Only During a Worldwide Pandemic
Seventeen years ago, I was 33 and the year was 2004. A highlight of my day was watching the Oprah Winfrey Show. I set it to the number one position to record on Tivo, insuring nothing superseded it so I didn’t miss one. I’d look forward to the time I could put my baby down for a mid-day nap to watch the day’s previous episode. Or I’d watch that day’s episode in the evening after putting my baby down for the night. Sitting cross-legged on my couch, I’d give my full attention to my hero on the small screen. Oprah was my teacher who loved teachers and I was a teacher. She made me think, feel inspired, consider possibilities, smile, be moved to tears, and dream big. She was the wise sage with an inviting smile who inspired me to read. I would create a book club with a handful of incredible women friends I’d collected from my life offering me mental stimulation and life support when I feared losing myself to the great responsibility of new motherhood.
With each new episode, I was reminded it’s ok to feel deep emotions and not to run away from them. Oprah showed me the importance of supporting other women and to see how strong we can be when we are given opportunities, room to grow, and a sense of purpose. She showed me by example, how one person can make an enormous difference and to believe in the goodness of (wo)mankind.
I don’t remember where my baby was when I watched Gayle King surprise her BFF, Oprah with a 50th birthday party on national TV. She was likely climbing on and off my lap because I couldn’t wait to watch this special and very hyped-up episode without commercials. Oprah’s star-studded, highly produced surprise “50th Birthday Celebration in Style” began with John Travolta toasting his friend with her favorite Cristal Champagne. Stevie Wonder serenaded with a backdrop of walls of roses. Jennifer Aniston, Halle Berry, Jim Carrey, Tom Cruise, Celine Dion, Tom Hanks, Josh Groban, and Quincy Jones, to name a few, made cameos and shared their immense love and admiration for the woman who changed the world’s perceptions about owning your life and what it meant to live a life worth celebrating.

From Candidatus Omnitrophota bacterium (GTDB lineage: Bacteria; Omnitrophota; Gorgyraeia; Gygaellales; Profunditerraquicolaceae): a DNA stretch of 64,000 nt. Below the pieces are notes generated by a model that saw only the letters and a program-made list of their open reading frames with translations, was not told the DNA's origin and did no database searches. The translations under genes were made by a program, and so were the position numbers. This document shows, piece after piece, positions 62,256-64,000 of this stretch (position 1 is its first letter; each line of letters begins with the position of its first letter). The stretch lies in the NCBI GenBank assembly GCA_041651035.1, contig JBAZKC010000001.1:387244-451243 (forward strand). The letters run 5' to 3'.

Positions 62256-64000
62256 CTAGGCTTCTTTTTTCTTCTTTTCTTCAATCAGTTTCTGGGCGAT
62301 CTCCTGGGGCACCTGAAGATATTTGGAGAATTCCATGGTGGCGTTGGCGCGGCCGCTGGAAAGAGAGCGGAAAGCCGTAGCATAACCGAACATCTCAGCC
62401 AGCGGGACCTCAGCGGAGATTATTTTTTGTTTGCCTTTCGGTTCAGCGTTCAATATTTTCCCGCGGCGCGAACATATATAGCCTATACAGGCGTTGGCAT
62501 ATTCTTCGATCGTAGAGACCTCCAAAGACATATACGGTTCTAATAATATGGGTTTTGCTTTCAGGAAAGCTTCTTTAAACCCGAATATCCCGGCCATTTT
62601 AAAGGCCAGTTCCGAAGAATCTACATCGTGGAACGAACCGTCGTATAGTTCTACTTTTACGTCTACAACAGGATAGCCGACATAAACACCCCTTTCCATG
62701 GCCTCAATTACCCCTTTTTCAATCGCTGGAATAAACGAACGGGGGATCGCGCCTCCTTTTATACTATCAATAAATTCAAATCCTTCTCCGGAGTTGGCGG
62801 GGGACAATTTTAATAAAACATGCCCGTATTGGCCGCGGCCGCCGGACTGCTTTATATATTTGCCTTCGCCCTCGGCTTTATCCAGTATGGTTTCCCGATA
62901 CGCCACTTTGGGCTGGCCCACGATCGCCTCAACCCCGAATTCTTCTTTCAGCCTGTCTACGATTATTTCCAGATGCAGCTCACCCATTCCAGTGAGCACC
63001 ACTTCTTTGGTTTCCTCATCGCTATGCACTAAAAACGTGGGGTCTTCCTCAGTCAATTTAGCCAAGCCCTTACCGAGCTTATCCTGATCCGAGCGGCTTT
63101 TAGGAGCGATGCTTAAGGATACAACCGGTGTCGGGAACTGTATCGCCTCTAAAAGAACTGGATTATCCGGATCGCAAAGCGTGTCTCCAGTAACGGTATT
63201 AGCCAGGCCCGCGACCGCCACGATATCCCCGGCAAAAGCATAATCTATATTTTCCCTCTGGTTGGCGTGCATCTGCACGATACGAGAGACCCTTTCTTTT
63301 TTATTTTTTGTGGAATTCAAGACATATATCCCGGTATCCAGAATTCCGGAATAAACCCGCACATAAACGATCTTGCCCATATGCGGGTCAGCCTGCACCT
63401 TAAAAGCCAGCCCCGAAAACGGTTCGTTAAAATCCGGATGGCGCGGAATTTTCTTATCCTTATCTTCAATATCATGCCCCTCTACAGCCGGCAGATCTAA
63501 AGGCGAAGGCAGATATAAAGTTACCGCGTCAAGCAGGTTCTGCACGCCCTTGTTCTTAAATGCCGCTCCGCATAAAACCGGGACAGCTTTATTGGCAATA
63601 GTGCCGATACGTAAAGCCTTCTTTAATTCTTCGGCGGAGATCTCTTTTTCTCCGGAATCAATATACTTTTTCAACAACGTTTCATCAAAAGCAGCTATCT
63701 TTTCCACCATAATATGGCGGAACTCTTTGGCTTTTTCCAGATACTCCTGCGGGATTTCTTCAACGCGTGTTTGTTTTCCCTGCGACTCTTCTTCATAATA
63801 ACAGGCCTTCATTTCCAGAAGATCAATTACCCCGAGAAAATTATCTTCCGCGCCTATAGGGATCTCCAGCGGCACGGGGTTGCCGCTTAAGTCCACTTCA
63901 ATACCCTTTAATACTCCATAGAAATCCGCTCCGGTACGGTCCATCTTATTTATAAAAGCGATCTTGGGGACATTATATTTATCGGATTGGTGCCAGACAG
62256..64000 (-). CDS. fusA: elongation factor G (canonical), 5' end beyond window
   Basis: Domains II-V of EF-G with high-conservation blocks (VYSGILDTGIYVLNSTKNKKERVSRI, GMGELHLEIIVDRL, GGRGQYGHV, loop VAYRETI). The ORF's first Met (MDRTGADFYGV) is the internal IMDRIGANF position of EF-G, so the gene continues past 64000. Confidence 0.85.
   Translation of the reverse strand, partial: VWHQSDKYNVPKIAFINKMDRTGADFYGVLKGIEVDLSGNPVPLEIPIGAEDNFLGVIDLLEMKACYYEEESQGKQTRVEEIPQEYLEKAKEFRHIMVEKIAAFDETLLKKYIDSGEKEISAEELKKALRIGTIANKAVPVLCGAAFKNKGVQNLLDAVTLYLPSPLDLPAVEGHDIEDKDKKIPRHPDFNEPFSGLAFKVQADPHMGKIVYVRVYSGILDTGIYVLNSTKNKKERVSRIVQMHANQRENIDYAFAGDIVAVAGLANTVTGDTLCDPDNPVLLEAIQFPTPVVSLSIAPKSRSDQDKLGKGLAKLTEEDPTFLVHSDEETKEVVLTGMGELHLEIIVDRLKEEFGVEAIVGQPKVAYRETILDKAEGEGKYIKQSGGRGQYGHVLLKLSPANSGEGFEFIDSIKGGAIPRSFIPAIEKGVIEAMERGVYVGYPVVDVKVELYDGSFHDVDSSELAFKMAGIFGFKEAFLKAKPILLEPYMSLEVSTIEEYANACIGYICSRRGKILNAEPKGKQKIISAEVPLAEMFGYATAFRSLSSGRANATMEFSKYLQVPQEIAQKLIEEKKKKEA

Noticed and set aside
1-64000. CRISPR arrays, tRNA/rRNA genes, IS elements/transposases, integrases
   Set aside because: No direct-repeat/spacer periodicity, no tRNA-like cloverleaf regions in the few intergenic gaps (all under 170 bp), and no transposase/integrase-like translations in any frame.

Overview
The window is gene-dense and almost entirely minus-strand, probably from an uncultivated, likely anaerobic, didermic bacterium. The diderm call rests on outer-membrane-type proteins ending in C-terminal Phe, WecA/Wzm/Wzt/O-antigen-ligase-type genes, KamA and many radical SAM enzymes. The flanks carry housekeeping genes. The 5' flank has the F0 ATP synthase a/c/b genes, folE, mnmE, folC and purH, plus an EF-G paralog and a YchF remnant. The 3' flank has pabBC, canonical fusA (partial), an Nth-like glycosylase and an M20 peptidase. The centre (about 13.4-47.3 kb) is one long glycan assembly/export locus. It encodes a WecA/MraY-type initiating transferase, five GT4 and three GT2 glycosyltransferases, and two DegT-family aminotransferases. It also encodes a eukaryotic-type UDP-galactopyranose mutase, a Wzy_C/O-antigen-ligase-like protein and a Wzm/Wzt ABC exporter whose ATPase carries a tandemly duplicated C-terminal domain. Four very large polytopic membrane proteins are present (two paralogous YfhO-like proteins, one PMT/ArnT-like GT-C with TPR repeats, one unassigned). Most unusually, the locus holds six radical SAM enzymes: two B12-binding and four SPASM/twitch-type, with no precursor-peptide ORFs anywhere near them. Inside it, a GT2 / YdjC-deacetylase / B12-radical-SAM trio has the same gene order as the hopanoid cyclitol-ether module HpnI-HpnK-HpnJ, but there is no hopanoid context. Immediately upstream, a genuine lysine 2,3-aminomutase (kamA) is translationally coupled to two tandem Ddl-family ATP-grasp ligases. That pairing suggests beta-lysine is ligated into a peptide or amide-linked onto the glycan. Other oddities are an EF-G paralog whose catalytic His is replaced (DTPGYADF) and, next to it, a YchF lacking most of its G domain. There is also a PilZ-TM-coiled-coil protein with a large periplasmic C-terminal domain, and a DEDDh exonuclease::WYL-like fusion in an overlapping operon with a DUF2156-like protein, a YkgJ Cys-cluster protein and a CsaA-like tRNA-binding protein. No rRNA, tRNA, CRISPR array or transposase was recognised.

Oprah reflected on her 50th birthday by saying, “To deny your age, to lie about your age, to pretend to be something else that you are not is to deny the essence of your life. Every moment is worth celebrating with candelabras, with your heart, with your sincerity.”
Before this moment, a majority of women, my grandmothers included, would lie about their age. Or at the very least, they’d feel bad about living and growing in time and space. Oprah not only owned her age but shouted it from the mountain tops, what I’m doing in my own way right now. For a woman who is putting herself out in the public to announce her age so vocally would and still could be career suicide.
As I watched Oprah stop, look around, and take this outpouring of love all in with gratitude, I told myself I too would one day have a big blowout celebration. I too would feel the gratitude from being surrounded by my dear family and friends with great music and great food, everyone I loved there to celebrate my milestone birthday.
Over the next seventeen years, I’d continue to model a giving and loving spirit from Oprah who reminded me to remain present and in the moment and rid myself of my ego by introducing me to Eckhart Tolle. She’d show me how I could manifest with “The Secret” and she continued to remind me to reflect on what is most important. You can only imagine how incredibly thrilled and flat out giddy I was in May of 2020 when the Queen herself shared an image of us on Instagram and Facebook standing side by side as twins. She’d read the article I wrote titled “Oprah and Me” which meant she knew how she inspired me to find my passion to share family stories and find my purpose of spreading mental health awareness.
Let me backtrack a bit to 1997, the year my mom turned 50. I’d just turned 26, was dating my future husband for almost a year at that point and was teaching my third kindergarten class. Mom was about to be divorced for a second time and rather than wallow in sorrow, she threw herself a party at a Greek restaurant I helped her organize. Mom wouldn’t be diagnosed as having bipolar for another 17 years and was likely in a manic phase because of the heightened energy she displayed in front of her guests. But her love and appreciation for her friends were real. Mom’s friend, Robin jokes to this day about when she asked Mom why she brought a big white sheet with her to the party, Mom said it was for all the presents she was going to need to haul. I’d been embarrassed by my mom’s lack of tack at the time, doing my best to laugh it off as another one of Mom’s eccentricities. But with age comes wisdom and patience and I’m now able to see mom’s chutzpah as a character trait and her sense of humor I admire. When I looked at my full-of-life mom who was still so young at heart and had the wonderful audacity to throw herself a big party to celebrate, fifty didn’t seem old. Yet those 24 more years felt a lifetime away.